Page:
Over the last 15 years China has led maritime forecasters a right old dance. In 2002, rumours that Chinese iron ore imports were about to take off were hard to believe. In those days China’s total imports were below 400mtpa and the ore trade had been sluggish for a decade. But even the most bullish forecasters were way below target and in 2014 seaborne iron ore imports jumped 15% by 119mt to 914mt.

Ironing Out The Bumps

This was more than total Chinese seaborne imports which only grew by 65mt in 2014. Coal and metal imports both fell sharply, and the resulting 3% rise was the lowest since the Asia crisis in 1998. So dry bulk should say a very big thank you to Chinese iron ore importers for keeping some water under the hull.

Economic Discomfort

The problem now facing analysts is that the 2014 growth of iron ore imports does not appear to hang together with the rest of the steel economy. Construction slowed and shipbuilding output fell 14%. Overall steel demand decreased 3%, which makes the reported 1% growth in steel output look high. The real driver of import growth was a surge in low-cost ore production by major Australian miners, forcing out higher-cost mines in China and elsewhere. But estimates of the impact on domestic Chinese iron ore production vary, and official statistics suggest total output growth of 4%. Even after accounting for the falling grade of domestic ore, the figures don’t quite fit together.

Inscrutable Statistics

What’s going on? It’s a crucial question. Under-reporting of steel production could be a factor, and historical data has been revised up before. The 50% drop in iron ore prices last year may have led to stock building across the supply chain, or impacted domestic output to a greater extent than reported. Either way, it is clear that steel exports have surged, while strong Australian ore output depressed prices and kept Chinese imports firm.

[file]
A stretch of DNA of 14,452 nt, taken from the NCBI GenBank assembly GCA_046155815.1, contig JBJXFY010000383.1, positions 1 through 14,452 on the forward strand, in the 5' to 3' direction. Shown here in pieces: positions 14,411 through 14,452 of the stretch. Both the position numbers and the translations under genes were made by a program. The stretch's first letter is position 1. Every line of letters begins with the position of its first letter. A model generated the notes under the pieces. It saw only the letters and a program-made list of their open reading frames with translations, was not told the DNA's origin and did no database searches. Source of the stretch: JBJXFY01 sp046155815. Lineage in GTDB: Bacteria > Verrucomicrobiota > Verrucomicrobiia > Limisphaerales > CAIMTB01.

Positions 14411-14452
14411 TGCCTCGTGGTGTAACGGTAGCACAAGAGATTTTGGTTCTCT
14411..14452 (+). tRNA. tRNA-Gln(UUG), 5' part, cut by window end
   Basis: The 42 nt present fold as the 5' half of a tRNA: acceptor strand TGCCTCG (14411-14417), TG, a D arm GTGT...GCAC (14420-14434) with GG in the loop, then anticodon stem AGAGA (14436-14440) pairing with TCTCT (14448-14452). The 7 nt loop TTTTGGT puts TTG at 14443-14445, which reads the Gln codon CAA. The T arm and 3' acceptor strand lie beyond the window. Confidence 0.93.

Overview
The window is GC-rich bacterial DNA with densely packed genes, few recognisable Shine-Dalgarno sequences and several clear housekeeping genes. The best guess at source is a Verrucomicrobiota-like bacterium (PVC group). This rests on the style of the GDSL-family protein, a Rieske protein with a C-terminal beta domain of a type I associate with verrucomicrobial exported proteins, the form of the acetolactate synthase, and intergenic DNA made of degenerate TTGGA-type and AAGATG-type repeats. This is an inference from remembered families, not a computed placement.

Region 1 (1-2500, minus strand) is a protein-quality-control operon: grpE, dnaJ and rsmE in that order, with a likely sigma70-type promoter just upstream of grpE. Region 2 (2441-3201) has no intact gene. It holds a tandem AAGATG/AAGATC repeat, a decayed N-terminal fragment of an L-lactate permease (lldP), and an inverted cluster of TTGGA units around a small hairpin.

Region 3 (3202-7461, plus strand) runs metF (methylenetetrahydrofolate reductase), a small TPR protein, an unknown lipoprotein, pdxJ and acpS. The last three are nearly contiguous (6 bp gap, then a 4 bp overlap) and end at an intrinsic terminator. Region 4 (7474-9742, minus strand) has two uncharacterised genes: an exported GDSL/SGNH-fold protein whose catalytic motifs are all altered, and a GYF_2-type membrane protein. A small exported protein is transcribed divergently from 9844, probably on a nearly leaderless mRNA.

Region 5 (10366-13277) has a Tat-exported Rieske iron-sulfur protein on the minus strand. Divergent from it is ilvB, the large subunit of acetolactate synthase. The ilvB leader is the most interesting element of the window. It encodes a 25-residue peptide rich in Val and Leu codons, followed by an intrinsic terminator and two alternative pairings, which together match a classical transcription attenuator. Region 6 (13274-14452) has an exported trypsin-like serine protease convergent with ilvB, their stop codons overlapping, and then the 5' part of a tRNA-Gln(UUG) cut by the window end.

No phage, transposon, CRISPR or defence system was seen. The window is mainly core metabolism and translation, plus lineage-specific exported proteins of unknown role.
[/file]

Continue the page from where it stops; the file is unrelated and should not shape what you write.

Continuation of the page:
Market Consequences

The worry for the dry bulk market is if Chinese demand falls enough to dampen imports. There are legitimate concerns that the construction and infrastructure programs which drove the steel industry over the last decade are facing serious problems. One issue is that the financial foundation of this growth is looking shaky. The debt to GDP ratio has risen sharply since 2010, much of it “back door debt” arranged by the provinces. As one leading economist put it at a conference in Long Beach California this week, “no country has ever escalated debt on this scale without something happening”. He thought the options are a crisis or a decade of slow growth.

Troublesome Times?

So there you have it. Thanks to Chinese steel, in the 2000s the bulker market enjoyed the biggest boom in history. Whatever the position over the debt mountain, readjusting the capital side of the economy will take time. A positive response is that we’ve been worrying about Chinese trade for the last 5 years – somehow the accident never happened, and there’s more low-cost mine expansion underway. Will our star performer continue to ride its luck? Time will tell. Have a nice day.